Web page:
Mr Harris said ultimately the contact centre will identify to the government areas of unmet demand – “the heat spots for service provision” – and that this will be very beneficial to allocating resources.

The MyAgedCare website will eventually include tools for finding providers, self-assessment and estimating fees – the last of which Mr Harris said was a key component – but no delivery date has been made public for when they will begin operating.

On confirmed timeframes for the gateway, Mr Harris said matching clients to providers will occur in the next 12 months, mapping availability of providers will occur in 2014/15, and real-time information that integrates the central client record with provider data will occur in 2015/16.

Direct referral from the gateway to providers in real-time will start in July 2015.

Mr Harris gave an overview of two of the gateway’s functions that the access reform branch is overseeing – a linking service for vulnerable older people and a carer support centre network.

The carer support centres, which will replace Commonwealth Respite and Carelink Centres (CRCCs), are scheduled to start operation in July next year. No model has been devised on what form they will take, but evidence has been collected, he said.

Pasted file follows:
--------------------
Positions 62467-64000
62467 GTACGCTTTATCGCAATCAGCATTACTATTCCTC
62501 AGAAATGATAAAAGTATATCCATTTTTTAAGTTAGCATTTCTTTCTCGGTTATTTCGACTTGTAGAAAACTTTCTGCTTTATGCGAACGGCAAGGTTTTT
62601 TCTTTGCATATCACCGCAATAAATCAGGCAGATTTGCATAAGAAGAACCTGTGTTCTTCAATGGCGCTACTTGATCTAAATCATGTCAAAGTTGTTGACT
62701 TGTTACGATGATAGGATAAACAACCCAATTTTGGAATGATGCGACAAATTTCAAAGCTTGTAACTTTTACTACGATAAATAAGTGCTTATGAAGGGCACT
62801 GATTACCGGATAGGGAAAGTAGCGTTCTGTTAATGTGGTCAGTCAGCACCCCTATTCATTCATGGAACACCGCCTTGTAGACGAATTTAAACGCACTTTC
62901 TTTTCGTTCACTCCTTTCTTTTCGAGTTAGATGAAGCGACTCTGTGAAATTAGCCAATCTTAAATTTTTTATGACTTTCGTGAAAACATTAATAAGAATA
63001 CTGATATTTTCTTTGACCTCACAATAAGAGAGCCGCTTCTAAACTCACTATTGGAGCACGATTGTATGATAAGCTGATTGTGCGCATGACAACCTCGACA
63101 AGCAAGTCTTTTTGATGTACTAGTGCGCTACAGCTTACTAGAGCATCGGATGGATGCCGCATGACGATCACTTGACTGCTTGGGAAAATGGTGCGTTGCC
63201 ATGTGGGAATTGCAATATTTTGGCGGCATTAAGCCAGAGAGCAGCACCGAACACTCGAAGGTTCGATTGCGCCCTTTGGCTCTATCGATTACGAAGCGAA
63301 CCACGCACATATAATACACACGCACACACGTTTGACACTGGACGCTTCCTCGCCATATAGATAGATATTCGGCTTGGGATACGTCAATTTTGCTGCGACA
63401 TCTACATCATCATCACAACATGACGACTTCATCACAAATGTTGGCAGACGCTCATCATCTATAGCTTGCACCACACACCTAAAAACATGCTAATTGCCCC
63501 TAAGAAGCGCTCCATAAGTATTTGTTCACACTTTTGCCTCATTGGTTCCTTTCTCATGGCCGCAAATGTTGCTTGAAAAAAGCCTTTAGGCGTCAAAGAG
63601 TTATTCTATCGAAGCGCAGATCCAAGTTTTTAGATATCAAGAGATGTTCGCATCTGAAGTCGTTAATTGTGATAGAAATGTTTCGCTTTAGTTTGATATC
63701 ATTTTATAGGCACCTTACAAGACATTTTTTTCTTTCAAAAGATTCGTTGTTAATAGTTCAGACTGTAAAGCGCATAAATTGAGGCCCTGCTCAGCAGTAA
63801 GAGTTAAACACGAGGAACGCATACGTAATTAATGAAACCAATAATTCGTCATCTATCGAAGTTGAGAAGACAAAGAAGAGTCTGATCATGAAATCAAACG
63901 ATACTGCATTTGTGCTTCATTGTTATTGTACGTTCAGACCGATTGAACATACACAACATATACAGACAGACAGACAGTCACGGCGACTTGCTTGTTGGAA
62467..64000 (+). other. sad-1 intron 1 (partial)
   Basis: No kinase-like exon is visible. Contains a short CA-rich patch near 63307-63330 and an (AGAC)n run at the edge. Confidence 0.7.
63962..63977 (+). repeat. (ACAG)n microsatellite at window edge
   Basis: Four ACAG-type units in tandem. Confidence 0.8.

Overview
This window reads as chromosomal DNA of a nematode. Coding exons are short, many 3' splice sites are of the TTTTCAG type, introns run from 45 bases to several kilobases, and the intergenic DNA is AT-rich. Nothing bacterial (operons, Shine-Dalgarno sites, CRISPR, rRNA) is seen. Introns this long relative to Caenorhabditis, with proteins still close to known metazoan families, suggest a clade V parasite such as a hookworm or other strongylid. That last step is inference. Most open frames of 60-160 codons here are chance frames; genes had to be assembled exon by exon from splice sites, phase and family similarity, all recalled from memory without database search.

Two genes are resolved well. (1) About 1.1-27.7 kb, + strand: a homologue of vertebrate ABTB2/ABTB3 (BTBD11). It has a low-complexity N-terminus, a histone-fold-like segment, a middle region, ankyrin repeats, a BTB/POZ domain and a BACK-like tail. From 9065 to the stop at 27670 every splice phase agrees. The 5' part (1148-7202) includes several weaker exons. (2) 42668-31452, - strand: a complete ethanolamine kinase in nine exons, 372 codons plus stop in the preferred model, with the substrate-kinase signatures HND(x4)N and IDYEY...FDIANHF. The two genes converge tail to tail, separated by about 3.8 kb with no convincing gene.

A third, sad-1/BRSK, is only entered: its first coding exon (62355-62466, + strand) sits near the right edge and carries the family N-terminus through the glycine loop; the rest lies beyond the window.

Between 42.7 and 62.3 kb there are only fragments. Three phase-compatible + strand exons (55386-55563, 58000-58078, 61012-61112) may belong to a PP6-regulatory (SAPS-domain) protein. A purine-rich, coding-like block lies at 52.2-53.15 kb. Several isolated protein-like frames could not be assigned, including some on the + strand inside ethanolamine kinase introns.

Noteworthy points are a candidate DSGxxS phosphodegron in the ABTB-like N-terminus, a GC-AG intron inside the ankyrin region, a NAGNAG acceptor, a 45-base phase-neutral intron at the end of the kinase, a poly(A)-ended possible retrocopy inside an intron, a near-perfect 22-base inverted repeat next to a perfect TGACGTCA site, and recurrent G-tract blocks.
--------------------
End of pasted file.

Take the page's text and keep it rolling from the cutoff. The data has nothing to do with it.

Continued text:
To audience concern that industry rumour suggested the new centres were a cover for slashing services, Mr Harris said the “scuttlebutt” was incorrect. He said the centres would not be a “rebadging” of CRCCs, and intimated that existing services would be preserved.

Mr Harris said that the final support centre model will reflect demographic needs and projections.

On the linking service for vulnerable members of the community, Mr Harris said the department is currently looking at the evidence base for how it can best be delivered.

The linking service is not part of the contact centre at this stage. KPMG has completed national research and developed four prospective models, which are under consultation through 18 workshops around the country.

Meanwhile, the gateway advisory group – comprising the National Aged Care Alliance (NACA), Australian Medical Association and National Rural Health Alliance – is working with DoHA on the design and implementation of the gateway.

DoHA has also gathered the Department of Veterans’ Affairs, the states and territories, and NACA to convene a gateway consultation forum.

Part of its task is to devise a solution for a complex operating environment in which Victoria and Western Australia have not signed up to the Commonwealth Home and Community Care (HACC) program for funding services.

There will be a purchase–provider arrangement for HACC and aged care assessment team (ACAT) services. DoHA has not ruled out tenders for services, although Mr Harris gave the impression that such considerations were not a priority right now.

DoHA’s spokeswoman subsequently confirmed that the purchase–provider arrangement will begin on July 1, 2014, and that model options are being explored.

Mr Harris said PricewaterhouseCoopers had delivered a report to DoHA on change management for establishing the gateway, but the DoHA spokeswoman said PwC was still developing the strategy.

The department is now urging all providers to update their contact details before July 1 on the Aged Care Australia website, to ensure a smooth transition when the gateway goes live.

Posted in Aged Care